The bill would mean a parent who refuses to allow their 12 year old child to go on hormone blockers so they can “explore their gender identity” is at serious risk of having legal proceedings commenced against them. All it will take is a complaint from some activist ideologue at the child’s school, and the parent is on the road to court – perhaps even jail.

In his interviews on the proposed new law, Faafoi avoids answers to direct questions on whether parents will be criminalised. Is it because he knows they will? Or does he actually believe his own doublespeak about open and healthy discussion? Listening to him it certainly seems like it. One is reminded of the words of Dietrich Bonhoeffer. Writing in 1943 in Germany, Bonhoeffer spoke of the difficulty in trying to communicate with someone blinded by ideology. He stated,

One feels in fact, when talking to him, that one is dealing, not with the man himself, but with slogans, catchwords, and the like, which have taken hold of him. He is under a spell, he is blinded, his very nature is being misused and exploited… he will be capable of any evil and at the same time incapable of seeing that it is evil. (1)

To be fair, Minister Faafoi is far from alone in his unquestioning commitment to this bill. At its first reading, MPs from nearly every party in Parliament sprung up in support. They proudly told us how they were going to be on the “right side of history”. Another great slogan. But it won’t keep parents out of jail. And it won’t help our increasingly confused and vulnerable young people.

Let’s be clear. The ideology of gender-fluidity has no basis in science. Yet it is being aggressively pushed into our culture by activists. As a result, gender identity confusion among young people has exploded. They are then offered “treatment” which interrupts their natural physiological development – the very development which in most cases will actually resolve their confusion. And it is treatment which has the risk of irreversible life-long impacts. But by law they must now be free to choose it without parental interference. All this for children who can’t vote, drink, get married, drive a car, or in many cases even be legally left alone at home.

The supporters of this bill tell us they want to prevent “serious harm” to young people. But if that was true, they would have the intellectual and moral honesty to face these facts. But they don’t. So they won’t. Instead they will satisfy themselves with meaningless slogans. And they will criminalise parents desperate to protect their children, all the time refusing to see the evil they are perpetrating.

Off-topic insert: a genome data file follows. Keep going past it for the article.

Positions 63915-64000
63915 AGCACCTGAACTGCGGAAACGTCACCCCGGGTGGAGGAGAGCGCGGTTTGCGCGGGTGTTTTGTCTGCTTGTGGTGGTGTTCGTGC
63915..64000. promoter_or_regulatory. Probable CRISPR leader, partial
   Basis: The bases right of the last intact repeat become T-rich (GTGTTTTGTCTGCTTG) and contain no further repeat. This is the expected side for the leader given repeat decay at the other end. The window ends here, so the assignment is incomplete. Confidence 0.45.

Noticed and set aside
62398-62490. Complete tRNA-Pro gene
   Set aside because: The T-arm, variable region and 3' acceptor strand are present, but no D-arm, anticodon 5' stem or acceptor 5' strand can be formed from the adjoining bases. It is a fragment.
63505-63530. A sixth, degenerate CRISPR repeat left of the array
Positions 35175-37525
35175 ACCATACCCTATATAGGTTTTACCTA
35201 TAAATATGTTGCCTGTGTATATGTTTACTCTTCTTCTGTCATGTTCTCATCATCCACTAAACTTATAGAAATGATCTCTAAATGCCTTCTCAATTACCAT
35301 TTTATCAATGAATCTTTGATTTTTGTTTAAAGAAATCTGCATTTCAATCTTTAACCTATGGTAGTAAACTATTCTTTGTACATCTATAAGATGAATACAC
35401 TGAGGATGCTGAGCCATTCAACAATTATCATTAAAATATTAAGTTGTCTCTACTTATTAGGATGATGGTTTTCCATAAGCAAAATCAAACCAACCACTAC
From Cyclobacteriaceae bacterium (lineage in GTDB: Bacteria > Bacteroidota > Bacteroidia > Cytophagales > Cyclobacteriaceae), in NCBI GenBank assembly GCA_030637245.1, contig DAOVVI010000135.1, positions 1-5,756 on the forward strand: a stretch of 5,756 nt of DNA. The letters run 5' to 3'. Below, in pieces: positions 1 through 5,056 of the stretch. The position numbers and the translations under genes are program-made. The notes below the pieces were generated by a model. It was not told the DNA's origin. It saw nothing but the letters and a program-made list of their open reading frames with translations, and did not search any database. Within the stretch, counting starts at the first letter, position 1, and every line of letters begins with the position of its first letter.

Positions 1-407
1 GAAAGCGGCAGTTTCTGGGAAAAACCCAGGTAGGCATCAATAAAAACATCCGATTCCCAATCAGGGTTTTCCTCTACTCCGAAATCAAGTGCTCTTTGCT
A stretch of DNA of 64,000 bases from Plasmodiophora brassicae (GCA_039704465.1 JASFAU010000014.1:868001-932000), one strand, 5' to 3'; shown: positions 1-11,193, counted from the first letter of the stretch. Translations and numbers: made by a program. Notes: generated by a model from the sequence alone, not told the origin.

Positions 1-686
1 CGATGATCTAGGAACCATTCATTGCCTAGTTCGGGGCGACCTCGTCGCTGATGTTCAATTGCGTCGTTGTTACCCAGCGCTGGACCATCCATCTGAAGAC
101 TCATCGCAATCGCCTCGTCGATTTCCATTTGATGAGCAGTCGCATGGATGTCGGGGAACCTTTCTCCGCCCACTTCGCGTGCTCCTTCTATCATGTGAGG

Ewen McQueen
August 2021

(1) Dietrich Bonhoeffer, Letters and Papers from Prison, SCM Press, London, 1953, page 9

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Hate speech law – intimidation legalised

And so it begins. The all-out assault on Truth in our nation. In the same week that the New Zealand Olympic Committee selected a man to compete against women, our Government outlined its plans to criminalise anyone who dares to publicly question such absurdity. Do so, and you risk three years in jail, or a $50,000 fine.

Think I’m joking? Read the proposals. Like this Government’s abortion reforms, their proposed hate speech laws are an exercise in extremism. It will be a crime to “maintain or normalise hatred” merely by saying something which could be interpreted as insulting to certain groups.

And when it comes to feeling offended and insulted we all know who will be lining up to air their hurt feelings. It won’t be those of a socially conservative persuasion. Such citizens (especially Christians) have been mocked and vilified in our media for years. But they don’t complain. No, the weaponising of offence will come from elsewhere. It will be the activists of wokeism who will be seeking targets on whom to unleash these laws. Those pushing the deluded ideology of gender fluidity will be especially pleased. Their cause is singled out for special treatment in the Government’s proposals. Under the law, so called gender expression and identity will become a specifically protected group characteristic.

Of course some will argue that no reasonable judge will convict someone for an alleged insult. But without any objective criteria to define normalising “hatred”, the judiciary will inevitably be guided by “generally accepted” community standards. For that you can read – whoever makes the loudest noise. And in our public square the quiet voices of reason and common sense have long since been drowned out by a very vocal minority. Will judges be able to resist the noise? “If you release this man, you are no friend of Caesar!” springs to mind.

Even if the judiciary do find courage, relying on common sense being inserted into the process at that stage will be far too late. Those accused of speech crimes, even if acquitted, will still have had to go through the whole costly and gruelling process of defending themselves in court. That will be punishment enough. And the activists who will bring complaints know it. That’s why they are such strong advocates of this legislation. It will be the best weapon they have for enforcing the cultural cleansing of any views which don’t align with their agenda.